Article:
Outrage as Berlin authorities tell unemployed staff that they must work for a token rate or lose benefits. Frances Mechan-Schmidt reports
Unions have denounced plans to force unemployed teachers to work as pre-school tutors for just one euro an hour.
Klaus Boger, education senator for Berlin, said the city authorities would draft in unemployed teachers to boost migrant children's German under a one-euro-job scheme that comes into effect throughout Germany in January.
Using unemployed teachers as cheap labour in this way would have been unthinkable in the past when Germany was still prospering. But with the economy struggling, the government is trying to curb spending by tightening up the conditions for receiving state benefits.
All unemployment benefit will shrink to a means-tested flat rate paid only to those seriously seeking work. Recipients will be forced to work on the land or do community service for a token hourly rate of one euro in addition to unemployment payments or face cuts in their benefits.
Germany's largest teaching union, the GEW, fears the Berlin move will set a precedent which other states will follow. Ulf Rodde, its spokesman, said it also sent the wrong signals to parents of children whose German was not good enough to start school. "Boosting children's language skills at pre-school level requires qualified, well-trained staff," said Mr Rodde.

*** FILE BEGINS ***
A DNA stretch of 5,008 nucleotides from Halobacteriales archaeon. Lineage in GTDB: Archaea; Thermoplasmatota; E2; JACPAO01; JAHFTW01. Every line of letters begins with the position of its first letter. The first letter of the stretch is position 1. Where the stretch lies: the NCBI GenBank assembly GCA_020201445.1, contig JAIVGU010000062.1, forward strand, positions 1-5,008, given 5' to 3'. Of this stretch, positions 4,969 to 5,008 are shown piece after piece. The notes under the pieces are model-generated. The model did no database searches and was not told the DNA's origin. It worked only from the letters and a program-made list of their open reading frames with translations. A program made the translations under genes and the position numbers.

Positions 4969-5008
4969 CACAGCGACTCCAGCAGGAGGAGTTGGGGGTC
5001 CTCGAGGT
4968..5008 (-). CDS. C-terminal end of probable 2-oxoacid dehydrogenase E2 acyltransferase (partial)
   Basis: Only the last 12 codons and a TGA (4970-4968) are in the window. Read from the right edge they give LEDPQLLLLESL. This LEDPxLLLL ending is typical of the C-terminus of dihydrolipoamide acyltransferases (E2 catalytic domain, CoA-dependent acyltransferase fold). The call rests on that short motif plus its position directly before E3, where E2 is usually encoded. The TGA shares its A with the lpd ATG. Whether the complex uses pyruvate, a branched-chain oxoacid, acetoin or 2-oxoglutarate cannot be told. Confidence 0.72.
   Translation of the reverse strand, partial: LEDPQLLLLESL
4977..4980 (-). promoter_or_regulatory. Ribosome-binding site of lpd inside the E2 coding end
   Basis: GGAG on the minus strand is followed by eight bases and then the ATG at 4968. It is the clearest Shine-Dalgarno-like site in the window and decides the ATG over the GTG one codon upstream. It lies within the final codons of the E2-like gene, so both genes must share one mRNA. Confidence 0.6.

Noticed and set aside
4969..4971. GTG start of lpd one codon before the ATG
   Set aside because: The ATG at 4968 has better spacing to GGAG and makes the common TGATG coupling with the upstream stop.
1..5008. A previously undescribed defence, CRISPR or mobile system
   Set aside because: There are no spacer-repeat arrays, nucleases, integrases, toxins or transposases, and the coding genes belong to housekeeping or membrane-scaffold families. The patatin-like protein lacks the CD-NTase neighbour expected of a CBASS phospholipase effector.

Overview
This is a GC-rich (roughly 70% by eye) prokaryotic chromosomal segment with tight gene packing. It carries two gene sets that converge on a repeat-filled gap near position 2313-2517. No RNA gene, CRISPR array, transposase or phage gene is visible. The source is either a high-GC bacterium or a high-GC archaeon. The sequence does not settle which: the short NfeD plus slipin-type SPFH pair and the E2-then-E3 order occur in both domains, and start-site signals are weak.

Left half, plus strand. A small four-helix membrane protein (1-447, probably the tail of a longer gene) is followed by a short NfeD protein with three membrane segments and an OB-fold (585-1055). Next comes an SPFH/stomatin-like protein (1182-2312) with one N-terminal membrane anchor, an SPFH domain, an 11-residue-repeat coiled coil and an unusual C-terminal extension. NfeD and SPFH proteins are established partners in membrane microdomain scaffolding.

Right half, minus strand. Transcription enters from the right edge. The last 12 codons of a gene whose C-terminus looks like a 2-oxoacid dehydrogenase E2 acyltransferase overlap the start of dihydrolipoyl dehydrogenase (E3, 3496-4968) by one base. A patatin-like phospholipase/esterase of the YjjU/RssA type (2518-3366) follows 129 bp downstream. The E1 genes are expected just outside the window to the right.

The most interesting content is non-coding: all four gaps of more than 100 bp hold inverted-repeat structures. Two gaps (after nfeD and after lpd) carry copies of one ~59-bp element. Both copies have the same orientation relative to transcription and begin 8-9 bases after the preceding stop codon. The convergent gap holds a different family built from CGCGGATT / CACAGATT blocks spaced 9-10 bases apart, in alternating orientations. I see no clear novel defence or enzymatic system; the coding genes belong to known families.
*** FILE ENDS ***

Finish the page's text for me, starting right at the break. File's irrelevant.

"This is a cheap solution to a serious problem, apart from the legal question of hiring people to do a job they're not trained for."
Underlying union protests is indignation that well-qualified out-of-work teachers are being lumped together with long-term unemployed workers possessing few skills, the real target for the federal government's one-euro-job scheme.
Between 30,000 and 40,000 teachers are out of work in Germany and the scheme targets those with no job experience.
The GEW also points out that secondary staff qualified in maths and physics, for instance, are not equipped to tutor young children in German.
Nonetheless, the Berlin authorities are going ahead with plans to set up the language classes from February for children deemed in need of extra tuition before they start school.
"Not all teachers reject the idea. A lot of them see it as a way of getting started in a job-related field," said Kenneth Frisse, a spokesman for Berlin's education authorities.
He said the city would try to recruit primary, rather than secondary, teachers for the pre-school classes and also hire regular language tutors.
Children cannot start school until they can speak German. Screening of language ability was introduced last year following Germany's poor standing in international league tables of secondary performance. Experts pinpointed the large number of ethnic-minority children with poor German as the key factor.